The majority of ETFs and some mutual funds are index funds. That means instead of having humans actively managing the investments, the fund is designed to reflect the makeup of a market index, like the S&P 500, which is itself diversified.

“You don’t necessarily need to own a lot of ETFs or funds to be diversified,” Jessee said. “Owning just one S&P 500 index fund means you have your money invested in the 500 largest companies in the U.S.”

You can go even broader than an S&P fund by buying an index fund that tracks the overall stock market. These are known as total market funds.

Pro Tip

ETFs tend to have lower fees than mutual funds because they aren’t actively managed. 

2. Add in a Broad Market Bond Fund

Investing in a broad market bond index fund gives you broad exposure to the entire bond market in the same way that a total market fund lets you invest in the entire stock market.

The tricky part is deciding how much to put in the stock fund vs. how much to invest in the bond fund. You typically want to invest mostly in stocks when you’re young. Then, you allocate more toward bonds when you can’t afford as much risk. Reviewing your asset allocation once a year with a financial pro is well worth the cost.

3. Follow the 5% Rule for Individual Investments

It’s actually OK to have a large chunk of your assets in a single fund, provided that the fund is sufficiently diversified. It’s also fine to invest in individual stocks when you’re diversifying — but caution is required.

“For diversification, avoid investing more than 5% of your assets in any one firm, such as your company’s stock, and 20% in any particular industry because unforeseen events can quickly destroy values,” said Jeffrey Barnett, founder, president and chief investment officer at Fintegrity in Tenafly, New Jersey. “However, it is fine to have concentrated holdings of a fund that owns a portfolio of 50 or more securities.”

4. Use Sector Funds to Invest in Specific Industries

The key to diversifying your portfolio is to be invested in the overall stock and bond markets. But if you want to invest in a certain type of company, like biotech or telecommunications, consider investing in a sector fund that focuses on that industry.

You’ll get greater diversity than you’d get by picking individual stocks in the same industry. Just be careful not to invest too much in a single sector.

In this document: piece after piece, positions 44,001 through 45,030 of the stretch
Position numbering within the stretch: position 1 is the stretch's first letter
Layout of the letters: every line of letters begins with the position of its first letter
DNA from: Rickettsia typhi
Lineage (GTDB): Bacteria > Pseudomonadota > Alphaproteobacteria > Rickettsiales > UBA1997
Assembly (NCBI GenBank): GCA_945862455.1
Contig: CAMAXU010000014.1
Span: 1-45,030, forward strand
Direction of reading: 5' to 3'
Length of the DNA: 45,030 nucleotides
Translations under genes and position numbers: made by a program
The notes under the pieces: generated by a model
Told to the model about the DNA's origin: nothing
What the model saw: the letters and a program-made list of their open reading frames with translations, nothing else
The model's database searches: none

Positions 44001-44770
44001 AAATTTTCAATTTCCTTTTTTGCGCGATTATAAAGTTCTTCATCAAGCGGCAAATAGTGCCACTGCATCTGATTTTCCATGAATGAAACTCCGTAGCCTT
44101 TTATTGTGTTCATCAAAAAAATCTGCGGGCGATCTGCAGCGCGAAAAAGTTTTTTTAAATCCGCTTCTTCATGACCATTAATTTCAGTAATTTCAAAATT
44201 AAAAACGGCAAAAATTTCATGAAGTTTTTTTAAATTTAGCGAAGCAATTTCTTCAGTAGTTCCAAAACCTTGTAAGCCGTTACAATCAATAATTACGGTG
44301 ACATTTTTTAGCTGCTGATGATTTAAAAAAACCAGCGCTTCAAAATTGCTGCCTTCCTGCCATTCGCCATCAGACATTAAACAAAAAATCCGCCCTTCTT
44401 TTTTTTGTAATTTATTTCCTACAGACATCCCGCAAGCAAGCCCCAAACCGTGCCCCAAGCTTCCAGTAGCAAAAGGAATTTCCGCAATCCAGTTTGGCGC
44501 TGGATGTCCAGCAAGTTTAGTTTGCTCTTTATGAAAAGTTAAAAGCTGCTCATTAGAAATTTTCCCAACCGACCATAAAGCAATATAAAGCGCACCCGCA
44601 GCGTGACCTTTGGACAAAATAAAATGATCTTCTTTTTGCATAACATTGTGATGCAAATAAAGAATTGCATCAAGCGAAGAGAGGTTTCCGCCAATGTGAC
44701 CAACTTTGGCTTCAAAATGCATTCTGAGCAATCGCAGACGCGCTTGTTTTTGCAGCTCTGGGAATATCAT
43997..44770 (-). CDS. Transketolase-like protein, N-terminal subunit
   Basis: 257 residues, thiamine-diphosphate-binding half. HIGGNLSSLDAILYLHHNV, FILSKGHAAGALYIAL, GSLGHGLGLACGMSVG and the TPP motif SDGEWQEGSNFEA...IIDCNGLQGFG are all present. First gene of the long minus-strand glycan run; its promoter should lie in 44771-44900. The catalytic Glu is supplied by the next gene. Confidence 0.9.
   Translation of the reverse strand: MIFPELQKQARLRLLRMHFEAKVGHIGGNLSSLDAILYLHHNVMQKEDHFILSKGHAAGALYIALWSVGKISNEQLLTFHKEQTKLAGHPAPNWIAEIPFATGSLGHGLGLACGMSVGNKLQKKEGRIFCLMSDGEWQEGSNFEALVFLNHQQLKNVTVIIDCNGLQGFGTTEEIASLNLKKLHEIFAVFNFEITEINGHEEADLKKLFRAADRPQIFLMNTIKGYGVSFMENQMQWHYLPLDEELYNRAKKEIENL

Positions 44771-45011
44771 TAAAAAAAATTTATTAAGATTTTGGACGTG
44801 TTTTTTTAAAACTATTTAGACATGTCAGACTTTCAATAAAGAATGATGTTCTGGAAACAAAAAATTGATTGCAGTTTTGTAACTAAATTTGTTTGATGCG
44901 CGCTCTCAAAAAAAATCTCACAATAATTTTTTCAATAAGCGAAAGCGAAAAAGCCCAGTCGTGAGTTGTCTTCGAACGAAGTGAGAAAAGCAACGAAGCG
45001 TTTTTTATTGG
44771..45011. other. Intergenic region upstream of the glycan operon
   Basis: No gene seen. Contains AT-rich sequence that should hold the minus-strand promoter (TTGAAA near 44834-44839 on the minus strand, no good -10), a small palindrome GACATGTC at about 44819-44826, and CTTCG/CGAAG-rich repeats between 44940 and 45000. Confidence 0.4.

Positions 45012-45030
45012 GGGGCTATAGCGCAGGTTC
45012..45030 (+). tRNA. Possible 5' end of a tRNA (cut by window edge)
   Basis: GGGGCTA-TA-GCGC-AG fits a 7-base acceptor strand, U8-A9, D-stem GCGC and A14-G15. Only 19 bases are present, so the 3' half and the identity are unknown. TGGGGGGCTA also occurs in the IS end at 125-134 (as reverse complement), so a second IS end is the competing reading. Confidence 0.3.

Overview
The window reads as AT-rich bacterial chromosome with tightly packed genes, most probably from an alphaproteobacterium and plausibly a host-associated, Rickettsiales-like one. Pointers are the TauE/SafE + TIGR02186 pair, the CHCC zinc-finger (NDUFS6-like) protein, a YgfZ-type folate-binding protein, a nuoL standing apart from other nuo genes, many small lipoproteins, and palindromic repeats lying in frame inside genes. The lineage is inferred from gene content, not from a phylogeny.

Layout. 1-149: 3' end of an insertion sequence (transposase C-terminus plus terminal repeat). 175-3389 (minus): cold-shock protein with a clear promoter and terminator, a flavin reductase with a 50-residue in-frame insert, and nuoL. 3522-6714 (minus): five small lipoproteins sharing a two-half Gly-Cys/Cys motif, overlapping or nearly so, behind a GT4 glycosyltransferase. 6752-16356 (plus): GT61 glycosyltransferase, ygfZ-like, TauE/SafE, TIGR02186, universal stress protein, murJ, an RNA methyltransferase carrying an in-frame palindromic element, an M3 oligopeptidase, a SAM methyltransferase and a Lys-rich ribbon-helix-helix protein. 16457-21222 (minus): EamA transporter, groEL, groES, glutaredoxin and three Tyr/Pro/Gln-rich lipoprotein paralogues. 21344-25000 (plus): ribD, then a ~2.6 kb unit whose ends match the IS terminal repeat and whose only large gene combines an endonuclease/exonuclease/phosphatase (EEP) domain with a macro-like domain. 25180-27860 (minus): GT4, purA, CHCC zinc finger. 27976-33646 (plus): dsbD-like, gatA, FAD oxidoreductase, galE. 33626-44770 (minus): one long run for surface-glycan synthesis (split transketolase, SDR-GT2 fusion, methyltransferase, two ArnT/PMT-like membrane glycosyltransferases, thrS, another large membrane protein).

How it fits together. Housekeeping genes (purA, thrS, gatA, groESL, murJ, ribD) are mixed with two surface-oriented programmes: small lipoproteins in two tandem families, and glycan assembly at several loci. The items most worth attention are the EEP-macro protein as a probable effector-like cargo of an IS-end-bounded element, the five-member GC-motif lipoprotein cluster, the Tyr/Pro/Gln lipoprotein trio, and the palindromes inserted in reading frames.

5. Don’t Assume More Is Better

Many investors mistakenly think investing in more funds helps them diversify.

“We see this frequently with investors’ investment selections in their 401(k)s,” said Betty Wang, a Denver-based CFP who is founder and president of BW Financial Planning.  “The investor is overwhelmed by the many choices of their 401(k) plan so she decides to contribute 5% to each fund offered.”

But a lot of these funds have the same underlying investments, meaning you aren’t getting more diversification. You can often achieve your goals with a single fund or two.

“Overall portfolio performance is unrelated to the number of funds in a

portfolio,” Sadler said. “What matters is the number of underlying stock and bond holdings, their weighting and their characteristics.”

FROM THE INVESTMENT FORUM

6. Automate Your Investments

There’s a way to make portfolio diversification even more brainless, which is to automate things.

One way is by investing in a target-date fund. “[It] automatically invests and diversifies your money according to your age and when you want to retire,” Jessee said. “It is basically a one-stop-shop fund.”

Most 401(k) plans offer these as an option, though you can also invest in one on your own.

If you have a Roth or traditional IRA or a taxable brokerage account, you can automatically diversify by using a robo-advisor. A computer algorithm will create a custom mix of assets based on your age, goals and how much risk you’re willing to take.

7. Try to Pick a Winning Team, Not an MVP

For investors who dream about picking the winning penny stock that becomes the next Apple or Microsoft, diversification may seem like a boring strategy.

But don’t think of investing as trying to pick the person who becomes MVP. Wang suggests treating your portfolio like a team of players, each of whom has different strengths and weaknesses.

“If one player is having a bad game, the other players can carry the team for a win,” she said. “The more diverse your players are, the more likely your team can be successful in various scenarios where different strengths are needed to win.”

Robin Hartill is a certified financial planner and a senior editor at The Penny Hoarder. She writes the Dear Penny personal finance advice column. Send your tricky money questions to [email protected]